Putting away the dishes: $3.00

Sweeping the floor: $3.00

Mopping the floor: $5.00

Weeding a garden bed: $10 per hour

Mowing the lawn: $20

Folding the laundry: $5.00 per load

Hopefully, by doing tasks to earn money, rather than simply being handed money, your child will begin to learn the importance of work and begin to associate work with earning money.

Have a burning investing question you’d like answered?  Please send to vtsioriginal@yahoo.com or leave in a comment.

Follow on Twitter to get news about new articles.  @SmallIvy_SI

Disclaimer: This blog is not meant to give financial planning or tax advice.  It gives general information on investment strategy, picking stocks, and generally managing money to build wealth. It is not a solicitation to buy or sell stocks or any security. Financial planning advice should be sought from a certified financial planner, which the author is not. Tax advice should be sought from a CPA.  All investments involve risk and the reader as urged to consider risks carefully and seek the advice of experts if needed before investing.

Reduce Your Taxes. Four Steps to Take Now.


With the New Year approaching, now is the time to make sure you are getting all of the tax benefits you can.  Remember it is almost always best to delay income and pull loses and deductions forward.  Here is a list of things to consider:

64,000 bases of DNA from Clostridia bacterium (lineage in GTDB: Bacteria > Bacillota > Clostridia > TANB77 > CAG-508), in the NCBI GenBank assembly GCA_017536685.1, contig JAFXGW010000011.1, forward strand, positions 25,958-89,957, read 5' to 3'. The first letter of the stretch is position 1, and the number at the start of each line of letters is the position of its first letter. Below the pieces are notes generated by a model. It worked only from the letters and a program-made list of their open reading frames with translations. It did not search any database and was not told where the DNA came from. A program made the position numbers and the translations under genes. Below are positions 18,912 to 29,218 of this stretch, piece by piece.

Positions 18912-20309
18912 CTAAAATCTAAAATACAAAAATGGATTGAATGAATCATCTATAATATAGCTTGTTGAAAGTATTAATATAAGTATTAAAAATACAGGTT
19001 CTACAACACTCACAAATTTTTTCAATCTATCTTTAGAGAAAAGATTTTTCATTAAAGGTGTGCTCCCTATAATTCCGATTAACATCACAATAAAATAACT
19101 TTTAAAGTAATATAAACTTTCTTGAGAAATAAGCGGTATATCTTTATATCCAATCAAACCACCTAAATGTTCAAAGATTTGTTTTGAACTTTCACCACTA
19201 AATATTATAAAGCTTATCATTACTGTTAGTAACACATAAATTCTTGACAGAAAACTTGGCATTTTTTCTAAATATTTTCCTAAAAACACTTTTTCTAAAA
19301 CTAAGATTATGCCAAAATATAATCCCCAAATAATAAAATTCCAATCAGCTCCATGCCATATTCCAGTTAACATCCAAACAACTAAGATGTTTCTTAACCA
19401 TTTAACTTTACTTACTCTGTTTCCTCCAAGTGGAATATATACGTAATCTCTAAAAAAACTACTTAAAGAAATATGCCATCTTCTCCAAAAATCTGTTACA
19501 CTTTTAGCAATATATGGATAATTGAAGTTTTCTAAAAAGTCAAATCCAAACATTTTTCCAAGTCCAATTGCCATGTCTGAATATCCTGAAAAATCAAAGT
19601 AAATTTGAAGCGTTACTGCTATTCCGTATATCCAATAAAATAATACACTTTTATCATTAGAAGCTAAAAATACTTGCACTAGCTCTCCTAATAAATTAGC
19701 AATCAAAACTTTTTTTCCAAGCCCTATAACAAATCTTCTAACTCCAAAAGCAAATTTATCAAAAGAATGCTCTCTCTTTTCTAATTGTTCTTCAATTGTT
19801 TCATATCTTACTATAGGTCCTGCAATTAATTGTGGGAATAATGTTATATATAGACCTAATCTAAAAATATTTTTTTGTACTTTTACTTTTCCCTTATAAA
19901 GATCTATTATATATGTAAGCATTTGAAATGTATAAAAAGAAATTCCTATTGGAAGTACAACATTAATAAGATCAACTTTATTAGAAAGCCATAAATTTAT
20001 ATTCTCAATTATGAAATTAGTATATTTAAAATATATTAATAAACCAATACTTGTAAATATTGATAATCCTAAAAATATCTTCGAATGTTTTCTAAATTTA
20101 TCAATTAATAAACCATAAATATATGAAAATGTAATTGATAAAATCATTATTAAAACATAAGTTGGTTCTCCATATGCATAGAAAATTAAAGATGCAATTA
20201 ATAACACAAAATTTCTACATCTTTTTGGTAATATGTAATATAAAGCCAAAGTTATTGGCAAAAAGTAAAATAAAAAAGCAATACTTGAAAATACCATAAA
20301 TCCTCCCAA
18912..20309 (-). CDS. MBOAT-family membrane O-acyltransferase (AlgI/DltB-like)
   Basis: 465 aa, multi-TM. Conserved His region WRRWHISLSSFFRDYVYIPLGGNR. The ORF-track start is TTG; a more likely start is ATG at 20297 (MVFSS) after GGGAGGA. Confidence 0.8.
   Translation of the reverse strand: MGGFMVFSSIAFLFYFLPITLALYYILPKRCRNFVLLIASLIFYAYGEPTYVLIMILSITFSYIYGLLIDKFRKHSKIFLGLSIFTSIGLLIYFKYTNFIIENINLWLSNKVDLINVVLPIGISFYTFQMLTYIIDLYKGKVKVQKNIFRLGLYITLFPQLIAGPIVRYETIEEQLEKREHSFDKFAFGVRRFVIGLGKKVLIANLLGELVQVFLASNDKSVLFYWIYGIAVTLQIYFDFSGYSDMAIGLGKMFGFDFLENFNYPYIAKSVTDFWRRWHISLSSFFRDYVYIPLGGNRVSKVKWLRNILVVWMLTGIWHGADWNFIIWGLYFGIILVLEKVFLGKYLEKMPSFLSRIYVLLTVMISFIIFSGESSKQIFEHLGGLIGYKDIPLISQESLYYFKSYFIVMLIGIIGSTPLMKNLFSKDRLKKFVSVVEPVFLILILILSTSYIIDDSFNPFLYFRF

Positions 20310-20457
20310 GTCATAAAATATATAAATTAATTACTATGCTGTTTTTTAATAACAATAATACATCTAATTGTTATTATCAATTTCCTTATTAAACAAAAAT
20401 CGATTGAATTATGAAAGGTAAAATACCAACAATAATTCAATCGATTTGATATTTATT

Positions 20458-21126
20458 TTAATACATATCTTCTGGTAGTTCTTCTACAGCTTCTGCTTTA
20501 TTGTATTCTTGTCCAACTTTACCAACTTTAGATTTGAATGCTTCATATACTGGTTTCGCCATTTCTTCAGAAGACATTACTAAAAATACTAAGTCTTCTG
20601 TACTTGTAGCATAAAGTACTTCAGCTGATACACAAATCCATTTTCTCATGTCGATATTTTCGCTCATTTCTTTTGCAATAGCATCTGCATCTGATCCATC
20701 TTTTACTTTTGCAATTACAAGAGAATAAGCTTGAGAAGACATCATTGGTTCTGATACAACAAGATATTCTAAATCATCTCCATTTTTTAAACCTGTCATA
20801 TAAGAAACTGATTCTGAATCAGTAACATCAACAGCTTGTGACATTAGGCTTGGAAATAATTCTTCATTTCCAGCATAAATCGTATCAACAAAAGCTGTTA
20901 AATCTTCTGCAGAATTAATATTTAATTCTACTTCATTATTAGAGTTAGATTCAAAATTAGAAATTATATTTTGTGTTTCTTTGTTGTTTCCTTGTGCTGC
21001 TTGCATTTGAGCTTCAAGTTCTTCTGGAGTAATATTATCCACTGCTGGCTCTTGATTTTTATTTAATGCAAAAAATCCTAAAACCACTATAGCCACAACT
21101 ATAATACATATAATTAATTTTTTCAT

1.  Sell losing positions in your portfolio.  Remember that you cannot buy them back for 30 days (or sell them if you bought within 30 days), of you will have a wash sale and not be able to deduct it.  Instead, wait the time out or buy another similar stock.

2.  Max out your retirement account contributions.

3.  Max out you educational IRA contributions and other college savings accounts.

4.  Be sure to spend remaining funds in use-it or lose-it health spending accounts.  If you need new windows or a heating unit, buy one before the end of the year and check on savings for installing energy-efficient models.

Don’t wait until January or you will lose the opportunity.

Your investing questions are wanted.  Please send to vtsioriginal@yahoo.com or leave in a comment.